Building skills of Nursing Professionals in newborn care for health facilities in India
Dr Manju Vatsa1,2 , Dr Marsha Yeo Campbell3 , Dr Ashok Deorari1
1Department of Pediatrics, 2College of Nursing, All India Institute of Medical Sciences, New Delhi, India, 3Dalhousie University, Halifax, Canada.
With increasing births at health care facilities the demand for skilled healthcare professionals for normal and sick newborns has increased. The creation of Special Care Newborn units (SCNU’s) and 24 x 7 birthing units under the National Rural Health Mission (NRHM) is a laudable effort by the Government of India to improve the care of mothers and babies. These local free facilities have opened care, even for the most poor, and provide incentive for families to seek institutional births. 1,2
Nurses play a pivotal and varied role in these healthcare facilities that encompass prenatal education, labor and delivery, and ongoing newborn care. Most notably nurses provide skilled attendance during birth, perform newborn resuscitation, initial newborn care, stabilization of at risk and sick newborns and determine the need for transfer to regional hospitals when necessary. In addition, nurses provide counseling to mothers about the importance of instituting kangaroo mother care and breast feeding as well as, the special needs of low birth weight babies. Due to a shortage of physicians, especially in rural areas, their role is especially critical at district, sub-district areas, and villages. Although these nurses generally have a collaborating physician in a regional centre often greater that an hour away, they generally practice alone in these local care facilities and SCNU’s, conducting newborn deliveries and treating at risk and sick brought from the community. Despite these expectations, strategies for the educational preparation and resources for ongoing learning is varied and often limited.
In view of such an important role being shouldered by nurses in health care facilities and SCNU’s, a structured evaluation of the identification of barriers and facilitators for education of nurses in the care of at risk and newborn babies in India was conducted by an Indo-Canadian team of physicians and nurses. This involved conducting twelve Focus Group Discussions (FGD) involving 101 health care providers from facilities that provide various levels of newborn care across three Indian states. The majority of participants were female (97/101). Most of the female participants were nurses (82/97),10 were Auxillary Nurse Midwives (ANM’s), 3 were physicians and 2 self-identified as other (administrator or accredited social health activist). The participants identified several areas of learning needs including resuscitation, immediate stabilization of sick newborns, ongoing clinical care, and the care and maintenance of equipment. Additionally, the majority of the nurses voiced the need for evidence based and consistent orientation to newborn care as this was not a core competency in their general nursing education nor a consistent part of their unit or facility based orientation.Detailed information is provided in a full report at http://www.newbornwhocc.org/pdf/APW-WHO-SEARO-Shastri-Report.pdf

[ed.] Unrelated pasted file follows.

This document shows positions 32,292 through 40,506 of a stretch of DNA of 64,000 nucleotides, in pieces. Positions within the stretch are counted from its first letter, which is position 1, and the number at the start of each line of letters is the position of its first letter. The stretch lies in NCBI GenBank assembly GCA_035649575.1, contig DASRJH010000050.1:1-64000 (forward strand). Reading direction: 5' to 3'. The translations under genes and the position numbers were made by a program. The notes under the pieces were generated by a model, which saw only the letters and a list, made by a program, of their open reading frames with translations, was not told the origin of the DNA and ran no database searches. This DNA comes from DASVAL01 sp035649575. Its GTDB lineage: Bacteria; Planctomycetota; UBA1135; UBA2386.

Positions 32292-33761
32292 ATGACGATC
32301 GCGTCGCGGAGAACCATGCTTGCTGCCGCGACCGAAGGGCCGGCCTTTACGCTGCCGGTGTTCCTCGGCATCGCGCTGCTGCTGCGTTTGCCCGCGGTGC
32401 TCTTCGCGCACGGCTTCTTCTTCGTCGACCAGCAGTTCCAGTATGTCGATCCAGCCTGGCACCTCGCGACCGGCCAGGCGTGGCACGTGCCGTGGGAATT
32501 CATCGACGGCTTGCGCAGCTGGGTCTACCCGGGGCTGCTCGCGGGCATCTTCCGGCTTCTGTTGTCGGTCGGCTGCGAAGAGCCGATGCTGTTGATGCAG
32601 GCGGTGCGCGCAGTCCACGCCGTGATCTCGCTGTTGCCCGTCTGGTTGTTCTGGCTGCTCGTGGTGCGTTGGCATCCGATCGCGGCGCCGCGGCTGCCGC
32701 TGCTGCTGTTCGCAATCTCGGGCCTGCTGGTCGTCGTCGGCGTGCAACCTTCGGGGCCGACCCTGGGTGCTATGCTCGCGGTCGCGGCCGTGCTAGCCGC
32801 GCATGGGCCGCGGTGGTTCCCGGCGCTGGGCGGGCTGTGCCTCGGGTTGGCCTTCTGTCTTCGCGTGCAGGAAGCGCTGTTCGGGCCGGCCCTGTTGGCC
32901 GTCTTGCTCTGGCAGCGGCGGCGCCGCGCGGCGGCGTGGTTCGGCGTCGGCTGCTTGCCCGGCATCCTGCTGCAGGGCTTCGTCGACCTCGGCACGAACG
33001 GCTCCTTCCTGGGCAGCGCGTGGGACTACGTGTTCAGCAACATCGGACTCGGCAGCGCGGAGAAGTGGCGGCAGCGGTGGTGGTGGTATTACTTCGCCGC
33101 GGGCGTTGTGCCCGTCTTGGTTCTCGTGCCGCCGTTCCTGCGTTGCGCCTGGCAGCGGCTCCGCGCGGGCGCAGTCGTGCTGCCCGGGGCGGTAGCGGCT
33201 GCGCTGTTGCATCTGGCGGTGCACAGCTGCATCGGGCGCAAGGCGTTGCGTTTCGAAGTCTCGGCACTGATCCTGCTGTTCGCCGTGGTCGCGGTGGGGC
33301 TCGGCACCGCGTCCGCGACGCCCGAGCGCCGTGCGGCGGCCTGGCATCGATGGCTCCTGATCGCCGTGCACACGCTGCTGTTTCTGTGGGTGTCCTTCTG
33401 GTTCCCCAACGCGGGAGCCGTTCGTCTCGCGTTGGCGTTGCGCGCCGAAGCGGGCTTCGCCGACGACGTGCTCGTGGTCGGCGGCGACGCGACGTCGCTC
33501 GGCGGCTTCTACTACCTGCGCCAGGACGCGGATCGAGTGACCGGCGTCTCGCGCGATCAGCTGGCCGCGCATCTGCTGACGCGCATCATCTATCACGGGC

Most notably, priority should be given to the following identified challenges.
1. Since most of the local 24 x 7 health facilities are solely managed by ANM’s and nurses, with support from doctors from regional centers, keeping resuscitation knowledge and skills updated for ANM’s and nurses is a herculean task. It is essential that consistent training is provided that include components that address, skill acquisition, consolidation of learning and practical hands on practice and utilization. The use of flip charts in local language and demonstration models, which are readily available at site for practice, will go a long way.
2.Due to high turnover and lack of adequate exposure in pre service education of essential & sick newborn care management, the nurses desired having a uniform, structured competency based training package in SCNU’s.
3. Opportunities, linked to incentives like credit hours by Indian Nursing Council (INC), need to be provided while in service to undergo continuing education on regular basis.
4.For having a sustainable impact, the current pre service education program for nurses needs to be augmented by strengthening the nursing curriculum related to the care of at-risk and sick newborns.
5. Given the ongoing scarcity of phyicians to man 24×7 units in villages, policy makers and administrators should consider the exploration of the creation of a cadre of neonatal nurse practitioners to fill this gap and ensure optimal care for newborns in these facilities.
6. Strategies to raise the importance of the nursing profession and role that nurse play in improving newborn health, including attention to working conditions and manpower issues will directly affect desired outcomes.
The findings of Indo-Canadian Shastri project supported by a matching grant from the WHO SEARO, New Delhi, were shared at a Stake Holders meeting attended by majority of partners (USAID, NIPPI, East Meet West, UNICEF, Indian Nursing Council, Indian Association of Neonatal Nurses, JHPEIGO and others). We hope that policy makers, nursing leaders, neonatologists, academics, and interested stakeholders will work together to improve the unmet needs of our nursing colleagues to enhance the quality of care provided to at-risk and sick newborns in India. For further reading read report : http://www.newbornwhocc.org/pdf/APW-WHO-SEARO-Shastri-Report.pdf
1. Lim S.S, L. Dandona, et al. (2010). India’s Janani Suraksha Yojana, conditional cash transfer programme to increase births in health facilities: an impact evaluation. Lancet 375 (9730):2009-2023.
2. Public Health Foundation of India (PHFI) policy brief on Equipment and manpower for SCNU 2011.